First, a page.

In Uruguay meals are usually accompannied by a local red wine. Besides the beef, there are a variety of other meat dishes including lots of sausages. I can t get by without a mention of morcilla dulce - a type of blood sausage made with ground orange peels and walnuts. I've never eaten anything like it and it is delicous.

To finish a discussion on Uruguayn food, I must mention masas surtidas. These are little bite size pastries sold in bakeries. There are many different types, some moist, some dry, some flaky. One simply tells the clerk "Give me one of those, one of those, and two of those ..." The clerk puts the mixture on a scale and they are sold by weight. They are most of the reason I gained weight in Uruguay.

Paysandu has four medium wave radio stations, and at the time of my visit an experimental FM station which I was told about but never heard on the air. The oldest station in Paysandu is CW33, La Voz de Paysandu, founded in 1924. It was soon followed by CW35, Radio Paysandu. Exactly how developed Uruguay is, and was, as a nation can be seen by the fact that Paysandu, the second city and a minor one at that, had had two radio stations for several years before the first radio station in Central America made it on the air. Uruguay was just barely behind thc US and ahead of many European countries.

CW39 operates from its original location, about ten blocks from the central plaza along 19 de Julio. It is a spacious house, now given over to the radio station. The house originally belonged to station's now deceased founder and director, Miguel Penna. The current manager, Eduardo Estefaell gave me a short tour, typed out a verification letter for my report made up the street in the Victoria Hotel, and showed me his collection of reception reports from Scandinavia. Yes, with 1.5 Kw on 1320 khz, CW39 has made it through to Scandinavia on several occasions.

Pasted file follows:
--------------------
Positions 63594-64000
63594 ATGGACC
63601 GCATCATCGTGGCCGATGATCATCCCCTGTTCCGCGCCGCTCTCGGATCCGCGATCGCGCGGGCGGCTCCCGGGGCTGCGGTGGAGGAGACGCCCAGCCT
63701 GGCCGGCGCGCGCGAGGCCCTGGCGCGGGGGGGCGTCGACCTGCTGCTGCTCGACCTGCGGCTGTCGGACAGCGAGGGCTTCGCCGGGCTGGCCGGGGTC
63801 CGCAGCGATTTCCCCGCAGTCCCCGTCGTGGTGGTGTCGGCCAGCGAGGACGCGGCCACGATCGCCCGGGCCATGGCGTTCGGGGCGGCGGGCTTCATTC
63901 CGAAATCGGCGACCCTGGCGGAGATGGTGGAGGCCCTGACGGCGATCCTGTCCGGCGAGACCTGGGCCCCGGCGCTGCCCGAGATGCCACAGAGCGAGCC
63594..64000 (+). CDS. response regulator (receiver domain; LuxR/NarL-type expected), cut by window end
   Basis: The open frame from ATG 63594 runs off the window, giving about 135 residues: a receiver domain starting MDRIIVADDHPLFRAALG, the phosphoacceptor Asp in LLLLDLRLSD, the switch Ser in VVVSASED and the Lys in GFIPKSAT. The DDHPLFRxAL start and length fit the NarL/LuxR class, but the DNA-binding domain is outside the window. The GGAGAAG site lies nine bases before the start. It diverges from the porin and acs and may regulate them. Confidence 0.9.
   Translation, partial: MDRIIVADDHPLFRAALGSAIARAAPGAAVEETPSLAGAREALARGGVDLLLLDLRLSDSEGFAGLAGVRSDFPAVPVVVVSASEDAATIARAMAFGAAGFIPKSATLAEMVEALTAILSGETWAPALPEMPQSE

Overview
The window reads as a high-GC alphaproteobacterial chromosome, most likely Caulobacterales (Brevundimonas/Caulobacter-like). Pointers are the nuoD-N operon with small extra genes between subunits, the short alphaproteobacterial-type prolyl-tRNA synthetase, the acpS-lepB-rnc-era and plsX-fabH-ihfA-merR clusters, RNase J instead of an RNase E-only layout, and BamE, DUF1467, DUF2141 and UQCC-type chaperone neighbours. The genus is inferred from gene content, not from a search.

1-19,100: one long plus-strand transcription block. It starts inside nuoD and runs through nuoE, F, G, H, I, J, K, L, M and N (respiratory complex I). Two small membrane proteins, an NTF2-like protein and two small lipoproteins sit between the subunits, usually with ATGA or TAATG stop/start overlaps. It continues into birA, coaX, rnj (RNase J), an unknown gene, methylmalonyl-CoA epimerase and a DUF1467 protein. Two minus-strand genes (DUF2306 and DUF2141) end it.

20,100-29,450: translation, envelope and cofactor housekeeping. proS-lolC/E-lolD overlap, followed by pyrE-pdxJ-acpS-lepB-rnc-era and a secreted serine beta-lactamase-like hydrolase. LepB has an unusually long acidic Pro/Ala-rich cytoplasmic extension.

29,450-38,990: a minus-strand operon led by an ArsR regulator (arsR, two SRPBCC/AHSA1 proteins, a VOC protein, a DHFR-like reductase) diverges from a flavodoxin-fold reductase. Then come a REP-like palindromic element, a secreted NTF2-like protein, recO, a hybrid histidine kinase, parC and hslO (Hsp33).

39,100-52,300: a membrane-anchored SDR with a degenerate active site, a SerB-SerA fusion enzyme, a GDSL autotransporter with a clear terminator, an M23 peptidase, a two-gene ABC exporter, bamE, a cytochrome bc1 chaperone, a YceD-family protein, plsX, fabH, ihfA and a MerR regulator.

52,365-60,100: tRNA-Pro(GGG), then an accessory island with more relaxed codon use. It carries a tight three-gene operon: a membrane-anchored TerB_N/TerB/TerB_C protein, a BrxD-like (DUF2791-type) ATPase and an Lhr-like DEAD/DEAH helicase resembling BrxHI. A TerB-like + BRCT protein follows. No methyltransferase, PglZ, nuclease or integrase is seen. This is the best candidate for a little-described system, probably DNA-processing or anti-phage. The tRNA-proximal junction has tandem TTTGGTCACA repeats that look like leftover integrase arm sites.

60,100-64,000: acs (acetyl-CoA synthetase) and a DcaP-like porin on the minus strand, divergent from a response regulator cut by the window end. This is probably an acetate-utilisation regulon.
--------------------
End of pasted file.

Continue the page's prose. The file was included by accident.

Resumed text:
CW35 is also on 19 de Julio street, in the second story of one of the older buildings. They had a great old fashioned neon sign which was never lit up. They, too, had received European reception reports for their five kilowatt transmitter on 1240 khz. Also on 19 de Julio, about halfway between the two, was Radio Felicidad, which was founded in the 1940s. It has a two-story high waiting room with a decaying stained glass skylight at the top. Before it was a radio station, I suspect the building was a hotel - it looked like it should be a hotel. Radio Felicidad, too, has received European reports, but its 1420 khz must surely have more power than the one hundred watts listed in the WRTH.

The fourth Paysandu station is Radio Charrua on 1540 khz. This station is very recent and completely automated. It is located very close to the main plaza, on Leonardo Gomez street, in one of the few modern buildings. I walked into the offices several times, but there was never anyone either in the offices or in the studio as far as I could see through the window . Probably the staff took advantage of the automation and went out to get masas surtidas.

From Paysandu to Montevideo we traveled by bus. Urwguayan buses, still a bargain by American standards, are the most expensive per kilometer in South America. Quality wise they are only surpassed by Chilean and, I'm told, Brazilian buses.

Montevideo is a bit like a huge Paysandu with taller buildings and more traffic. While not as cosmopolitan as Buenos Aires, it is a city. Buenos AIres is much more interesting to visit, but I think I would rather live in slower paced Montevideo. We spent several days in Montevideo, including an overnight trip to a small town called Minas to the east. Some time was spent in touristic pursuits, such as a visit to the Gaucho Museum, one of the best of the trip. We also enjoyed seeeing a Dudley Moore picture and spent lots of time browsing in the jewelry markets - Uruguay produces a lot of minor gemstones.